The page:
Currently, drivers who receive a parking fine receive a reminder notice – including an additional fee – two days after their fine is due.
The new policy means offending drivers will instead receive a free reminder notice and a two-week extension on the due date before additional fees kick in.
The council was split on the decision last night, but Lord Mayor Martin Haese placed a casting vote in favour of the less punitive approach.
Central Ward councillor Megan Hender argued the impact of the policies on the council’s budget – estimated to be between $1.4 million and $1.6 million in lost revenue and increased administration costs – would be too high.
“There are 1.6 million reasons why I won’t support it,” said Hender, who added that people who don’t like parking fines or overdue fees should not overstay their car parks in the first place.
“If you don’t like it, don’t do it,” she said.
But North Adelaide councillor Phil Martin told the meeting: “Forgetting a parking ticket is something all of us do.”
Area councillor Anne Moran argued that people were not offended by having to pay parking fines, but were unhappy with paying additional fees.
“It’s not the getting of the fine – it’s the lack of compassion,” she said.
A “compassionate council” would send “a polite letter to remind someone who has obviously forgot,” according to Moran.
“I don’t think this is a large amount,” she added, referring to the cost of the policy to the council’s budget.
In the same motion, the council voted to allow its parking inspectors to hand out warnings, rather than fines, to people who break road rules related to parking for the first time in at least 12 months.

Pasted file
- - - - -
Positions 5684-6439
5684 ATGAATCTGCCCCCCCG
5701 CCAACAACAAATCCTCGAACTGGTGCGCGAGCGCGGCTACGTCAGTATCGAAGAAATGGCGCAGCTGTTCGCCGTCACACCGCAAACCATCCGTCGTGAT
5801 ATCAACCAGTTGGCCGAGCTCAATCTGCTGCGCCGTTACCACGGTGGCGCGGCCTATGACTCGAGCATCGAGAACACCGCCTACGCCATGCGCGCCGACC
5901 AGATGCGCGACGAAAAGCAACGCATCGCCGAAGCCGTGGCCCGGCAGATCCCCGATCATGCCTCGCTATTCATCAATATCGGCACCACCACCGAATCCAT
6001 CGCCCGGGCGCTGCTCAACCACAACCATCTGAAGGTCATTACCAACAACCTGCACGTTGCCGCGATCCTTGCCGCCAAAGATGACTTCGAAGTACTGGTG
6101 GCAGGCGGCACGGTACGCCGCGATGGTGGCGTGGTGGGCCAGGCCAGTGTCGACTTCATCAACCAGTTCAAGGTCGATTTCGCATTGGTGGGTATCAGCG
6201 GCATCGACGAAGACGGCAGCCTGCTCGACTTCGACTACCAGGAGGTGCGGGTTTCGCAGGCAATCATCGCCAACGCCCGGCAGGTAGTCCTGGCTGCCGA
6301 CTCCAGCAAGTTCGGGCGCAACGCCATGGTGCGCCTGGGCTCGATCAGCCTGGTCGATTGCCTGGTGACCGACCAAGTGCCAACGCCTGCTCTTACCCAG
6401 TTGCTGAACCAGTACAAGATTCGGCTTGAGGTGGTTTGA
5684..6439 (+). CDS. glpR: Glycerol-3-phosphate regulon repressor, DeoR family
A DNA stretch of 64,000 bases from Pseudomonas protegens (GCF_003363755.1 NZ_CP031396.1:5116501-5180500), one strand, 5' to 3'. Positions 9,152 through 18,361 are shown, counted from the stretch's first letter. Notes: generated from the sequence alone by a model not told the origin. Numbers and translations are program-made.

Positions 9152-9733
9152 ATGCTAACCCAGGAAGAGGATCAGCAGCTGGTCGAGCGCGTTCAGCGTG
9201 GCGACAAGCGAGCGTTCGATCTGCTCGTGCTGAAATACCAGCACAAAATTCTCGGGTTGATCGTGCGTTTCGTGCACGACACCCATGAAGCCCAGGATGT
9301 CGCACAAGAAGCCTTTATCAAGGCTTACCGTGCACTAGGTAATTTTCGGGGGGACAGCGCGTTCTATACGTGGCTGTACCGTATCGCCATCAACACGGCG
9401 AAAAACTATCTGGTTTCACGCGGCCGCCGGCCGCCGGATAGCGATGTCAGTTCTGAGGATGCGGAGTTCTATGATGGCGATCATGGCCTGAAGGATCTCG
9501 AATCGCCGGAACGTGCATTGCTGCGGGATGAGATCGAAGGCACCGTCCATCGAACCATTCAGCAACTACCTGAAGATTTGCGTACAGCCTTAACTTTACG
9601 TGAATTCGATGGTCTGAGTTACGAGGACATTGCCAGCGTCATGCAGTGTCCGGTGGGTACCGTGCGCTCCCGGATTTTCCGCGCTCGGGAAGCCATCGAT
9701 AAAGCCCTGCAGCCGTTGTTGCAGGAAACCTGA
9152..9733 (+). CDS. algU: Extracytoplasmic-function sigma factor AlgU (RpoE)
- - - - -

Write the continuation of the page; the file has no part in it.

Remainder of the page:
Offences in this category include parking within a metre of a fire hydrant and failing to park in the direction of travel.
Implementing the free reminder letter policy is expected to take six to nine months while allowing parking inspectors to issue warnings can be implemented almost immediately.
The suite of measures signals a more permissive approach to parking expiations from the city council, with more changes expected with the implementation of smart-parking technology.
The council is near the end of a procurement process for smart parking sensors, to be installed in the centre of the CBD by June next year.
The sensors will allow reminders to be sent, through an app, to parkers’ mobile phones to inform them when a park is about to run out –asking whether the driver wants to top it up rather than receive a fine.
The council also voted to approve a new, overarching parking policy document, featuring less-punitive language concerning the purpose of parking expiations.
Also at last night’s meeting – the final regular meeting for the year – the council asked its administration to compile a report on how it might buy portable electricity generators for hire to city ratepayers during a blackout.
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